Do you walk out into your coop and find chicken poop sticks to your shoes?
Are you tired of walking near the coop only to have a terrible smell?
Well, if you answered yes to either of these, then it might mean that you need to invest in some chicken bedding.
Now, chicken bedding will not prevent your coop from getting dirty. But it can help to keep the coop a little cleaner between cleanings.
So if you’ve ever wondered what your options were for chicken bedding, then you need to keep on reading because I’m bringing you some of the easiest and cost-effective chicken bedding options available.
Chicken Bedding, What You Need to Know
Let’s get started talking about chicken bedding:
Why Do I Need Chicken Bedding?
You may be wondering why you even need chicken bedding in the first place or what it is exactly? Chicken bedding is something that you place in the bottom of the chicken coop and/or nesting boxes that will collect chicken waste and moisture.
So what this means is that your coop will not smell quite as much because there will be something there to collect a lot of the substances that make it stink. Take it from me, when we first moved, I put a linoleum floor in our coop.
Well, I thought I could bypass chicken bedding because I’d just be able to spray the floor out. Yeah, that was an inaccurate thought. My coop stank so much, even with me hosing it out daily.
So I began using chicken bedding again. This made the coop stay cleaner as the waste would be absorbed into the bedding. Then the chickens would scratch it around to break it down and compost it.
In short, it gave my chickens a cleaner living environment. Chicken bedding is a great choice for coop cleanliness and odor control.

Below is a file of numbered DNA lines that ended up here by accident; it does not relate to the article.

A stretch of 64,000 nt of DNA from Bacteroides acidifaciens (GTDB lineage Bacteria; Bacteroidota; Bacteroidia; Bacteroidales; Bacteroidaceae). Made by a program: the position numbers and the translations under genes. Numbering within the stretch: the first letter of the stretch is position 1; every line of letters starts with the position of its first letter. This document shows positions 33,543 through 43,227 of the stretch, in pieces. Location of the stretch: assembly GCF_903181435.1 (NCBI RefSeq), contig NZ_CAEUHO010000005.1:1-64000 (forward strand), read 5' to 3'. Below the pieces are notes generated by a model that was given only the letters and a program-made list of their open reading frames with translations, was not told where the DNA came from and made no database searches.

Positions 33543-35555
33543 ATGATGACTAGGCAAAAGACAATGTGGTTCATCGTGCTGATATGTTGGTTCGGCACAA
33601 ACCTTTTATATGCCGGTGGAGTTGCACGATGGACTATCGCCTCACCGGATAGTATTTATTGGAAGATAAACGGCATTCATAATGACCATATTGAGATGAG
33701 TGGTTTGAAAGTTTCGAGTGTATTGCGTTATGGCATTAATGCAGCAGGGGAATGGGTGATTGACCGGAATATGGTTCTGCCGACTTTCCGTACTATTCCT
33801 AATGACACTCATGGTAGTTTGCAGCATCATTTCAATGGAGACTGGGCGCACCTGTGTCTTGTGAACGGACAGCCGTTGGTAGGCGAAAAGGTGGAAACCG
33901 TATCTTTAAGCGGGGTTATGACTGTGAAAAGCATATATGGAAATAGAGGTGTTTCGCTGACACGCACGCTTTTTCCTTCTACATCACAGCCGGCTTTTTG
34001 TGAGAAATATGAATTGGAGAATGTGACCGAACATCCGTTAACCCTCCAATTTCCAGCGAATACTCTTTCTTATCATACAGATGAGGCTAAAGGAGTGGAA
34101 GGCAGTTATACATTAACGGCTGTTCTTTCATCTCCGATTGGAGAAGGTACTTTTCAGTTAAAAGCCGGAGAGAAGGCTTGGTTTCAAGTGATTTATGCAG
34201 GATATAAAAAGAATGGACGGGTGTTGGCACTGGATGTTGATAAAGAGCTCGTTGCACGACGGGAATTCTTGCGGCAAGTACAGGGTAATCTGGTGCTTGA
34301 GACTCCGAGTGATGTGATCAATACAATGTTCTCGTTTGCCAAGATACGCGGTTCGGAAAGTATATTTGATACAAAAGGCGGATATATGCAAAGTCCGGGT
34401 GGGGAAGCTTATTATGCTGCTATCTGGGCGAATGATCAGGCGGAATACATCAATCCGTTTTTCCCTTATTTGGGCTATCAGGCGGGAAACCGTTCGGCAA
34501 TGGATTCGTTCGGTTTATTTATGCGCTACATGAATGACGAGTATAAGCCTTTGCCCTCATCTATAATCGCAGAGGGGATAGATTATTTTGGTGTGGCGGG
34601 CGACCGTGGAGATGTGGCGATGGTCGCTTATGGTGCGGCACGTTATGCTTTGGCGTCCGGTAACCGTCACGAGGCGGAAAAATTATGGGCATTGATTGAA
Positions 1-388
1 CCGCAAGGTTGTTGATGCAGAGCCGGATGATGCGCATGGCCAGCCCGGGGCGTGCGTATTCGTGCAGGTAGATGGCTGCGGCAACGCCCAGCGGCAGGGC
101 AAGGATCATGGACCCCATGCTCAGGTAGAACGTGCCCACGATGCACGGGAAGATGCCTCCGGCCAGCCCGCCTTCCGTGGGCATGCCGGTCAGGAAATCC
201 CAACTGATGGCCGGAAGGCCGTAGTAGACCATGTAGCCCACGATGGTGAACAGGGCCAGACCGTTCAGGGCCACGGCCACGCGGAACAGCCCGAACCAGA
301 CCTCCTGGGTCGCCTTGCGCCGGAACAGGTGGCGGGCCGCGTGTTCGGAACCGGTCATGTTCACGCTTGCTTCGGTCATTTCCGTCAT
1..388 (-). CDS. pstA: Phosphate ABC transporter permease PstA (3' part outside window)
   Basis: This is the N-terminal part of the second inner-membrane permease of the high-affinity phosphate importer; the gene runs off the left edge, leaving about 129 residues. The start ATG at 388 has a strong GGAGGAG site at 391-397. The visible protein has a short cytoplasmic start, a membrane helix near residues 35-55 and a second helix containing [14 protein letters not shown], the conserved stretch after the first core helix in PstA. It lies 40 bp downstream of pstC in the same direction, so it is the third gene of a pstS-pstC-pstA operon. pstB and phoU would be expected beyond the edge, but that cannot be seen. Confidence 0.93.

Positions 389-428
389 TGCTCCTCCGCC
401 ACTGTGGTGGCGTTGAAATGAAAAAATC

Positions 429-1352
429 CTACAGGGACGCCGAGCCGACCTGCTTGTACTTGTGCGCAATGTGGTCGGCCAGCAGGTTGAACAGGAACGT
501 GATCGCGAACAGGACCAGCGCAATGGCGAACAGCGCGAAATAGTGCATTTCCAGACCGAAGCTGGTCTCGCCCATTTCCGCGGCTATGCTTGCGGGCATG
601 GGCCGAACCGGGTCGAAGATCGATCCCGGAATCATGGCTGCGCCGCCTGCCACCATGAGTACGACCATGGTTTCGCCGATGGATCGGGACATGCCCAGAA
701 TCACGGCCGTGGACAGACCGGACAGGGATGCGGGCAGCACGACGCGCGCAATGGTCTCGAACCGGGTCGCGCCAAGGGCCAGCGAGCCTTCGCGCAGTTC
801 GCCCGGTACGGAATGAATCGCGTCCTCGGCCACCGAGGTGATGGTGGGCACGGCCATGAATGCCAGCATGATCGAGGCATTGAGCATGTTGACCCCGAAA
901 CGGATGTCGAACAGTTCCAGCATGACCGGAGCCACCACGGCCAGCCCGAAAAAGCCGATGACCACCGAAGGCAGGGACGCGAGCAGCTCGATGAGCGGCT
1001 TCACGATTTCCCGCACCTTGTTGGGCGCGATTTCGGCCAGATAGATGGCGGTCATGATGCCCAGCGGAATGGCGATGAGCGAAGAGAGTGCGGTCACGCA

How Often Do I Change the Chicken Bedding?
Chicken bedding will give you a cleaner coop. It will not make it maintenance free. You will know when to change your chicken bedding because the coop will develop a strong odor. It will also just become nasty and soiled.
So when you begin seeing this taking place, you’ll want to scoop all of the chicken bedding out of the coop and add fresh.
Or you can use the deep litter method which means that you only clean the coop out a couple of times a year. When the bedding gets soiled, you just add fresh bedding. This causes the old bedding to compost and creates a great compost for your garden when you do clean the coop out.
In short, you’ll know by the smell and look of the bedding that it is time to change it. It is important to keep your coop as clean and sanitary as possible because this can keep your chickens much healthier.
Also, use the time that you change the coop bedding to also wipe the coop down with apple cider vinegar. This is a great natural disinfectant.
Chicken Bedding Options:
1. Pine Needles
I had actually never considered giving my chickens pine needles in their nesting boxings or their coop until we moved to our new house.
Here, my chickens free range a lot more. The front bed in front of the house became one of their favorite areas and that is because it is bedded with pine needles. So if they enjoy scratching around in them outside, why not put them in their coop?
Sand is an inexpensive option for bedding in the coop. A lot of people aren’t a fan because they believe it encourages mites to live in your coop.
However, chicken mites are always a ‘thing’ if you have chickens. Therefore, if you decide to use sand as a chicken bedding option, then you’ll want to make sure that you are treating your birds for mites. You can do this easily by giving them a dusting box filled with diatomaceous earth.
3. Shredded Leaves
Do you have a ton of leaves that fall around your yard throughout certain times of the year? Once you gather them, you may be wondering what you could possibly do with them all.
Well, you could compost them. Or you could shred them and put them in the bottom of your chicken coop. They are great at helping the chicken poop compost down into a rich fertilizer. That way when it is time to clean the coop, you can toss it right into your garden to enrich your soil.
4. Cedar Shavings
Cedar shavings are very common. You can place them in the bottom of your coop or other animal pins as well.
So if you are looking for something you can run into your local agriculture store and pick up, then this could be what you’ve been looking for. They help fight odor and can be composted as well. Just be sure to wear a mask when placing them in the coop because the dust can be a little overwhelming at times.